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  • 1
    Language: English
    In: Endocrinology, December 2012, Vol.153(12), pp.5940-8
    Description: Pretreatment with 10 nm 17β-estradiol (17βE2) or 100 μm of the metabotropic glutamate 1 receptor (mGlu1R) agonist, dihydroxyphenylglycine (DHPG), protected neurons against N-methyl-d-aspartate (NMDA) toxicity. This effect was sensitive to blockade of both estrogen receptors and mGlu1R by their respective antagonists. In contrast, 17βE2 and/or DHPG, added after a low-concentration NMDA pulse (45 μm), produced an opposite effect, i.e. an exacerbation of NMDA toxicity. Again this effect was prevented by both receptor antagonists. In support of an interaction of estrogen receptors and mGlu1R in mediating a neurotoxic response, exacerbation of NMDA toxicity by 17βE2 disappeared when cultures were treated with DHPG prior to NMDA challenge, and conversely, potentiation of NMDA-induced cell death by DHPG was prevented by pretreatment with 17βE2. Addition of calpain III inhibitor (10 μm), 2 h before NMDA, prevented the increased damage induced by the two agonists, an affect that can be secondary to cleavage of mGlu1R by calpain. Accordingly, NMDA stimulation reduced expression of the full-length (140 kDa) mGluR1, an effect partially reversed by calpain inhibitor. Finally, in the presence of NMDA, the ability of 17βE2 to stimulate phosphorylation of AKT and ERK was impaired. Pretreatment with calpain inhibitor prevented the reduction of phosphorylated ERK but had no significant effect on phosphorylated AKT. Accordingly, the inhibition of ERK signaling by U0126 (1 μm) counteracted the effect of calpain inhibition on 17βE2-induced exacerbation of NMDA toxicity. The present data confirm the dual role of estrogens in neurotoxicity/neuroprotection and highlight the role of the timing of exposure to estrogens.
    Keywords: Cell Death -- Drug Effects ; Estradiol -- Metabolism ; N-Methylaspartate -- Pharmacology ; Neurons -- Metabolism ; Receptors, Metabotropic Glutamate -- Metabolism
    ISSN: 00137227
    E-ISSN: 1945-7170
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  • 2
    In: PLoS ONE, 2012, Vol.7(9)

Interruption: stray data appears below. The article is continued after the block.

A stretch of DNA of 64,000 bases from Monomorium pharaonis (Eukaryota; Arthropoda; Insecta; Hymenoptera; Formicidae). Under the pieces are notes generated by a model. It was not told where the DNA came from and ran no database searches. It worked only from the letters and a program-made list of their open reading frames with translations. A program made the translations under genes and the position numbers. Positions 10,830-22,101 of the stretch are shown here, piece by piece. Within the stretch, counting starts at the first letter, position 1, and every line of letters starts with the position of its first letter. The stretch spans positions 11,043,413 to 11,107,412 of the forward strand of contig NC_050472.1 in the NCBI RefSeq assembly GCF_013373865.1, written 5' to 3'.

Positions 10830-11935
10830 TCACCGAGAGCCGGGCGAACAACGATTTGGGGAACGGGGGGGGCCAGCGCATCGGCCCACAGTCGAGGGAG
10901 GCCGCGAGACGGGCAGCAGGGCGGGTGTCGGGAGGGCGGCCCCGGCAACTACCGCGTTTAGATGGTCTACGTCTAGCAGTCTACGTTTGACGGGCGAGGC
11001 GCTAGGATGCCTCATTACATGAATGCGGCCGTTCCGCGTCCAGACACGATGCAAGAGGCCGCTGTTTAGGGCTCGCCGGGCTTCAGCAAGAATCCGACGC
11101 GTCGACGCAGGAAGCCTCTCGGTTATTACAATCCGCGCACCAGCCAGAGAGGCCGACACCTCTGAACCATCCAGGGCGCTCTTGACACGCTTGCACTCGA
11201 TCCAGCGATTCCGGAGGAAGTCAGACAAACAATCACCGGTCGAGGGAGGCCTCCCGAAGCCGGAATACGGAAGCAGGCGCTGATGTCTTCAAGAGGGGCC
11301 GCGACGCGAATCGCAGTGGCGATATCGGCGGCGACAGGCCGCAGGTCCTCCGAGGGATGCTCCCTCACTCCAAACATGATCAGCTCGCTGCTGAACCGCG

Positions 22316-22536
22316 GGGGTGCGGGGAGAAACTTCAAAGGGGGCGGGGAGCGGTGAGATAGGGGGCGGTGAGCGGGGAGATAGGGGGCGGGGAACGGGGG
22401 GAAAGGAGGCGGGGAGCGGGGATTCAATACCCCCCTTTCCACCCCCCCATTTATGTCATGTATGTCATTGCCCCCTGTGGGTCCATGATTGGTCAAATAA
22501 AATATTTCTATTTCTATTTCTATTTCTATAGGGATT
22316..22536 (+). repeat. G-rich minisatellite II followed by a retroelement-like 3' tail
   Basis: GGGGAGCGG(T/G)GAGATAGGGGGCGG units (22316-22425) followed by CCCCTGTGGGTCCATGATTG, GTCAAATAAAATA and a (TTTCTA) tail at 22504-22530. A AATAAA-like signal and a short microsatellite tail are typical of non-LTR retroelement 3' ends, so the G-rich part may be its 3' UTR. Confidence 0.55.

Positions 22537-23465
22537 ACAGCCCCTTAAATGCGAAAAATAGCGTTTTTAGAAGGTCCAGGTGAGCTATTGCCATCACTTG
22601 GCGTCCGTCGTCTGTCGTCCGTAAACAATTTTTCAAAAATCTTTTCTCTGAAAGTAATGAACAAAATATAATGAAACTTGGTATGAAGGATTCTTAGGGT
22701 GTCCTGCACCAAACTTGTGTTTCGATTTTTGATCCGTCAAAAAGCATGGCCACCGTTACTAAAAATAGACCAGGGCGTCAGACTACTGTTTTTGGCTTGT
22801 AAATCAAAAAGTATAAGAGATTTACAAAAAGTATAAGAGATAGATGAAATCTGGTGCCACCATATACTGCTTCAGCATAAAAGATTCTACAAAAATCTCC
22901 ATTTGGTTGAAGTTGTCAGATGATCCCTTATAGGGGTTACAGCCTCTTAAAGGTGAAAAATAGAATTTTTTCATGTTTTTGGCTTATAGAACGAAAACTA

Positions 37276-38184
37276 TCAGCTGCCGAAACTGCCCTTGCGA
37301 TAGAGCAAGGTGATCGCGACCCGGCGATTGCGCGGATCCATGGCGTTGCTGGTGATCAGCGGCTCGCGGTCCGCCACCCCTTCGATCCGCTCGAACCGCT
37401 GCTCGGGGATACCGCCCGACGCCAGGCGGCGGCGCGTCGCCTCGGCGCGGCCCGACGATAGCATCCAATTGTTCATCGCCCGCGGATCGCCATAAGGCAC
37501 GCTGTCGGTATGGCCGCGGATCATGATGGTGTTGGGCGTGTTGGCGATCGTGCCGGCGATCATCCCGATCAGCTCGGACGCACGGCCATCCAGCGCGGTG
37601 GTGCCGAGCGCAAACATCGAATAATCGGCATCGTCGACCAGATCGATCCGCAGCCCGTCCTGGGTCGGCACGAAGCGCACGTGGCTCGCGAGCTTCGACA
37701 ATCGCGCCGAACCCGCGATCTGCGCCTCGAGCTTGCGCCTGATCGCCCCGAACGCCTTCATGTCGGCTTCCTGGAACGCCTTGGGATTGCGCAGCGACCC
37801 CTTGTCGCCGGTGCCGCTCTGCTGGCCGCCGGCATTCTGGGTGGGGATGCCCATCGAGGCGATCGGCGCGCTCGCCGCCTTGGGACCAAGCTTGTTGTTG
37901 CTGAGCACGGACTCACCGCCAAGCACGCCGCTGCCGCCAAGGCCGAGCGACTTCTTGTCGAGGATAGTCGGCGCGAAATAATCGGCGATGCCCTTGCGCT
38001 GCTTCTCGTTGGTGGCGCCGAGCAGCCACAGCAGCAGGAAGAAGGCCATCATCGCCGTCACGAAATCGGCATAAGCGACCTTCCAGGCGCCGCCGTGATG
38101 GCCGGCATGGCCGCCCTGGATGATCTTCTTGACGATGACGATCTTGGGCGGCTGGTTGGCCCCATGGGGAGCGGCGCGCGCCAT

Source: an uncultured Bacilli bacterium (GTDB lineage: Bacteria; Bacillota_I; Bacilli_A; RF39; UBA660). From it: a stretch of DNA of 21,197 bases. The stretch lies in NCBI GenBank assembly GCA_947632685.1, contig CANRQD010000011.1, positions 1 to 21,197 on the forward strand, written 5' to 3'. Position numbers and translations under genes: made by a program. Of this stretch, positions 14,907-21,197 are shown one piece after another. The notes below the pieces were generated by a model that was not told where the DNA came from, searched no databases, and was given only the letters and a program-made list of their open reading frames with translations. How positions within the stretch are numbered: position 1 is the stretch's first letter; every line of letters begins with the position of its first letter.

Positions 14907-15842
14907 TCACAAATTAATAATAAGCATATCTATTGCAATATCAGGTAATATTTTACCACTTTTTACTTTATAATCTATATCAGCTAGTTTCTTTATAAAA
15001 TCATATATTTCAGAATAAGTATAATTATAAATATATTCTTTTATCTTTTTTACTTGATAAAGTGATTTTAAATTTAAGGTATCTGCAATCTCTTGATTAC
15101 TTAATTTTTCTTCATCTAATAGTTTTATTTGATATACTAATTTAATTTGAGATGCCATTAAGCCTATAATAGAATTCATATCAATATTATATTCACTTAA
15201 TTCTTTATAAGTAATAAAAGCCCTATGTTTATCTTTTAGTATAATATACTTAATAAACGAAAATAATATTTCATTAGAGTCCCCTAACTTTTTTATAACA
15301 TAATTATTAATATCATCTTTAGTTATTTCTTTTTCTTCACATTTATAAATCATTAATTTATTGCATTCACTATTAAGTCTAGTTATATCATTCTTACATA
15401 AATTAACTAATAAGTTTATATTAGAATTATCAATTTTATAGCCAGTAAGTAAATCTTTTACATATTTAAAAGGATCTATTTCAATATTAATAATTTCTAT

Description: We examined the role of endogenous dopamine (DA) in regulating the number of intrinsic tyrosine hydroxylase-positive (TH + ) striatal neurons using mice at postnatal day (PND) 4 to 8, a period that corresponds to the developmental peak in the number of these neurons. We adopted the strategy of depleting endogenous DA by a 2-day treatment with α-methyl- p -tyrosine (αMpT, 150 mg/kg, i.p.). This treatment markedly increased the number of striatal TH + neurons, assessed by stereological counting, and the increase was highly correlated to the extent of DA loss. Interestingly, TH + neurons were found closer to the clusters of DA fibers after DA depletion, indicating that the concentration gradient of extracellular DA critically regulates the distribution of striatal TH + neurons. A single i.p. injection of the D1 receptor antagonist, SCH23390 (0.1 mg/kg), the D2/D3 receptor antagonist, raclopride (0.1 mg/kg), or the D4 receptor antagonist, L-745,870 (5 mg/kg) in mice at PND4 also increased the number of TH + neurons after 4 days. Treatment with the D1-like receptor agonist SKF38393 (10 mg/kg) or with the D2-like receptor agonist, quinpirole (1 mg/kg) did not change the number of TH + neurons. At least the effects of SCH23390 were prevented by a combined treatment with SKF38393. Immunohistochemical analysis indicated that striatal TH + neurons expressed D2 and D4 receptors, but not D1 receptors. Moreover, treatment with the α4β2 receptor antagonist dihydro-β-erythroidine (DHβE) (3.2 mg/kg) also increased the number of TH + neurons. The evidence that DHβE mimicked the action of SCH23390 in increasing the number of TH + neurons supports the hypothesis that activation of D1 receptors controls the number of striatal TH + neurons by enhancing the release of acetylcholine. These data demonstrate for the first time that endogenous DA negatively regulates the number of striatal TH + neurons by direct and indirect mechanisms mediated by multiple DA receptor subtypes.